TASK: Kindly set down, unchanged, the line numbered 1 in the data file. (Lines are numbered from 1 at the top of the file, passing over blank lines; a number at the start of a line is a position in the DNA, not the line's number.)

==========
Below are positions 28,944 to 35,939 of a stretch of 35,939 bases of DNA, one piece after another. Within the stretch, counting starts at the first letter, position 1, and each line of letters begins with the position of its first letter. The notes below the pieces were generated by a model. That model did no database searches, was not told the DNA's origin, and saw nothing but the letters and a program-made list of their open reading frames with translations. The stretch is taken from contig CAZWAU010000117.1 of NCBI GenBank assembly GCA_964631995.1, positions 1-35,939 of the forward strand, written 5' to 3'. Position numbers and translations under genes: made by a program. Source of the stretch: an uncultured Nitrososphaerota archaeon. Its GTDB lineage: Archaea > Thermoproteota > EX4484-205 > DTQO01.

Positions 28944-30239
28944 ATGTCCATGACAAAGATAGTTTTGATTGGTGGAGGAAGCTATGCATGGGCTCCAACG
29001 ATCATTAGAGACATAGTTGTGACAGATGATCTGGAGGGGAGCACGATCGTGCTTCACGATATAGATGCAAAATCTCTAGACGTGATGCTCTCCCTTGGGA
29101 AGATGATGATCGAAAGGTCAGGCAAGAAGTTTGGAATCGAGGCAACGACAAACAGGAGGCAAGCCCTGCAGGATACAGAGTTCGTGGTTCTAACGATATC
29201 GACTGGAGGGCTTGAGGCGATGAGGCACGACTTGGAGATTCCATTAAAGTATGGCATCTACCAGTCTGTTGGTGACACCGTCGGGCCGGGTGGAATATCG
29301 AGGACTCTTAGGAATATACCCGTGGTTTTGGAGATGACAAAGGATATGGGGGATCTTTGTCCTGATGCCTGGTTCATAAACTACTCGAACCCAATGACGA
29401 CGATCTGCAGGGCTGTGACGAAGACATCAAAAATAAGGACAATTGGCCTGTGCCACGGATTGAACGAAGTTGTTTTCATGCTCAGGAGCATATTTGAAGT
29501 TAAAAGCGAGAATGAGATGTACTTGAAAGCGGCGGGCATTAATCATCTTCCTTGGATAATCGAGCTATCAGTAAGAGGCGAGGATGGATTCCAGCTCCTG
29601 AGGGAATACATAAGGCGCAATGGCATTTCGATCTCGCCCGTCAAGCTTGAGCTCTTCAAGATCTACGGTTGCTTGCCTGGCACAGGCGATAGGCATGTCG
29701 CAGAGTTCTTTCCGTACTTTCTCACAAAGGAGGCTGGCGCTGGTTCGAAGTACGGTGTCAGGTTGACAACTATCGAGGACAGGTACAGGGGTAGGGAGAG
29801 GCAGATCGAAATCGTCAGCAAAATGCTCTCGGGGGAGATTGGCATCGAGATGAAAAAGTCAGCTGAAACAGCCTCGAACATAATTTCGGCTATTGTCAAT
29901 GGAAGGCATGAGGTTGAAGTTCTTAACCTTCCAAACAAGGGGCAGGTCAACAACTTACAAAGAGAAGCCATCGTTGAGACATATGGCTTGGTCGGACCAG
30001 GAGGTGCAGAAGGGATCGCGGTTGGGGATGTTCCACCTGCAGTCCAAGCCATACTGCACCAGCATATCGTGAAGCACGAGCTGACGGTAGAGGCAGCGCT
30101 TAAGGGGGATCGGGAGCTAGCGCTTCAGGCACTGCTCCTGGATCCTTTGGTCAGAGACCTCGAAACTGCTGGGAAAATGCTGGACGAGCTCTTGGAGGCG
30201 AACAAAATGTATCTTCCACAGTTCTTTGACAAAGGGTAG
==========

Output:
Below are positions 28,944 to 35,939 of a stretch of 35,939 bases of DNA, one piece after another. Within the stretch, counting starts at the first letter, position 1, and each line of letters begins with the position of its first letter. The notes below the pieces were generated by a model. That model did no database searches, was not told the DNA's origin, and saw nothing but the letters and a program-made list of their open reading frames with translations. The stretch is taken from contig CAZWAU010000117.1 of NCBI GenBank assembly GCA_964631995.1, positions 1-35,939 of the forward strand, written 5' to 3'. Position numbers and translations under genes: made by a program. Source of the stretch: an uncultured Nitrososphaerota archaeon. Its GTDB lineage: Archaea > Thermoproteota > EX4484-205 > DTQO01.